Support Hyperallergic’s independent arts journalism.
Yesterday’s US Presidential debate highlighted Republican candidate Mitt Romney’s ridiculous plan to cut the budget of the much-loved public television channel, PBS. The topic shouldn’t be new to Hyperallergic readers, as we’ve discussed Romney’s disdain for arts funding before, and it is troubling that a program with such a small budget ($444 million, or about 0.007 % of the US federal budget) but such a large positive impact is being placed on the chopping block as part of the solution to our financial mess.
We found a useful infographic on World Shaker, which outlines the actual impact PBS has American society, and all for the miniscule cost of $1.03 per person.
The Twitterverse didn’t take kindly to Romney’s declaration, and the social media service’s metrics pointed out that the attack on Big Bird generated a lot of tweets, RTs, and discussion. Hell, it even spawned fake Twitter accounts like @BlGBlRD, which did a good job of jabbing back:
17,000 Tweets per minute for “Big Bird” and 10,000 Tweets per minute for “PBS”. #debates
— TwitterGov (@TwitterGov) October 4, 2012
The fact is that Romney either doesn’t understand how PBS funding works or he is deliberating misrepresenting his positions like he did during the entire debate. As a New York Times editorial explained today, “Virtually every time Mr. Romney spoke, he misrepresented the platform on which he and Paul Ryan are actually running.”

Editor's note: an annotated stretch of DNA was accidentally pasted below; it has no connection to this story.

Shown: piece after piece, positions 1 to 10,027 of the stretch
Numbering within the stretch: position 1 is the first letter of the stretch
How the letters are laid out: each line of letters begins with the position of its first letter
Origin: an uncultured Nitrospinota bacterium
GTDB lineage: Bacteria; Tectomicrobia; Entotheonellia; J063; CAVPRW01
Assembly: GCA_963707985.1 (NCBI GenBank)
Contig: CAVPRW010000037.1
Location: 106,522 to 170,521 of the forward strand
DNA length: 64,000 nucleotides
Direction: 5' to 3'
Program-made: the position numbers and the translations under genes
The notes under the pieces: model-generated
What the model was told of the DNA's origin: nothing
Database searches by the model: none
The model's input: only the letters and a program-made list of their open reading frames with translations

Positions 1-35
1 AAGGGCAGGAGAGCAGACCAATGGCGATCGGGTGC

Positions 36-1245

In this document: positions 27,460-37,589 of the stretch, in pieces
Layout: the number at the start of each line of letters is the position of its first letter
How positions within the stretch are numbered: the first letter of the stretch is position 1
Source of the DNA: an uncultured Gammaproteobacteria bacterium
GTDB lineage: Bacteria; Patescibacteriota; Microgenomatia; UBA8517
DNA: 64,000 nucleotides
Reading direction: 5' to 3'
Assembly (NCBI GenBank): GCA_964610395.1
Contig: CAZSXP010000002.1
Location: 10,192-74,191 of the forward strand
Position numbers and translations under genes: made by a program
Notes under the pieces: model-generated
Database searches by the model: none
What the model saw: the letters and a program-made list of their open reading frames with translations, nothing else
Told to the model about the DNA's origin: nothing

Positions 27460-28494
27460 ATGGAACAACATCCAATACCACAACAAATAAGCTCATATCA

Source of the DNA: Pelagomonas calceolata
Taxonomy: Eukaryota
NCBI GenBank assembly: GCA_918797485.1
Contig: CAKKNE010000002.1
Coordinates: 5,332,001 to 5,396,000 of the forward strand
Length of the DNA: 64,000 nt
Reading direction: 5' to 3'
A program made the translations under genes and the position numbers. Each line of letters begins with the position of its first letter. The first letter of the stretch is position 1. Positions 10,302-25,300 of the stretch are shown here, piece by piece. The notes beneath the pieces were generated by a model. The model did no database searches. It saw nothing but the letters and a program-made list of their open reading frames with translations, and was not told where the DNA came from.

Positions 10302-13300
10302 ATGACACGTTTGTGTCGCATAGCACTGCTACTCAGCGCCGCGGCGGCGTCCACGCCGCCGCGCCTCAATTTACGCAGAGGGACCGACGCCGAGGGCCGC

PBS CEO and President Paula Kerger blasted Romney’s entire premise of government funding for PBS, telling CNN that “actually, Big Bird doesn’t get any money from the government.”
“In fact, the money that comes from the government into the Corporation for Public Broadcasting actually doesn’t even come to PBS, it goes to our member stations. So that is actually what is at risk if, in fact, we are defunded because the money is going to stations across the country,” Kerger said. And for some stations in rural areas, she added, cutting government money will mean “those stations will go off the air.”
And the cultural confusion propelled by a desperate candidate who will say and do anything to win continues
Enjoy this timely original song, “Romneybot Fires Big Bird,” by Jonathan Mann.
Josué Rojas came from El Salvador as a toddler, and his family settled in the Mission.
For a fleeting few hours, a procession of boats on the Grand Canal reenacted the full pomp and pageantry of 15th-century Venice.
The intricate patterns and strategic colors of the linens used on mummified remains have only begun to be understood by humanists, museum specialists, and chemists working together.
With films touching on protest in France, China’s one-child policy, and Indigenous life in Canada, the 2021 Currents program stays both culturally and politically forward-thinking.
In The Contest of the Fruits, the art collective Slavs and Tatars investigates language, politics, religion, humor, resilience, and resistance in a pluralistic world.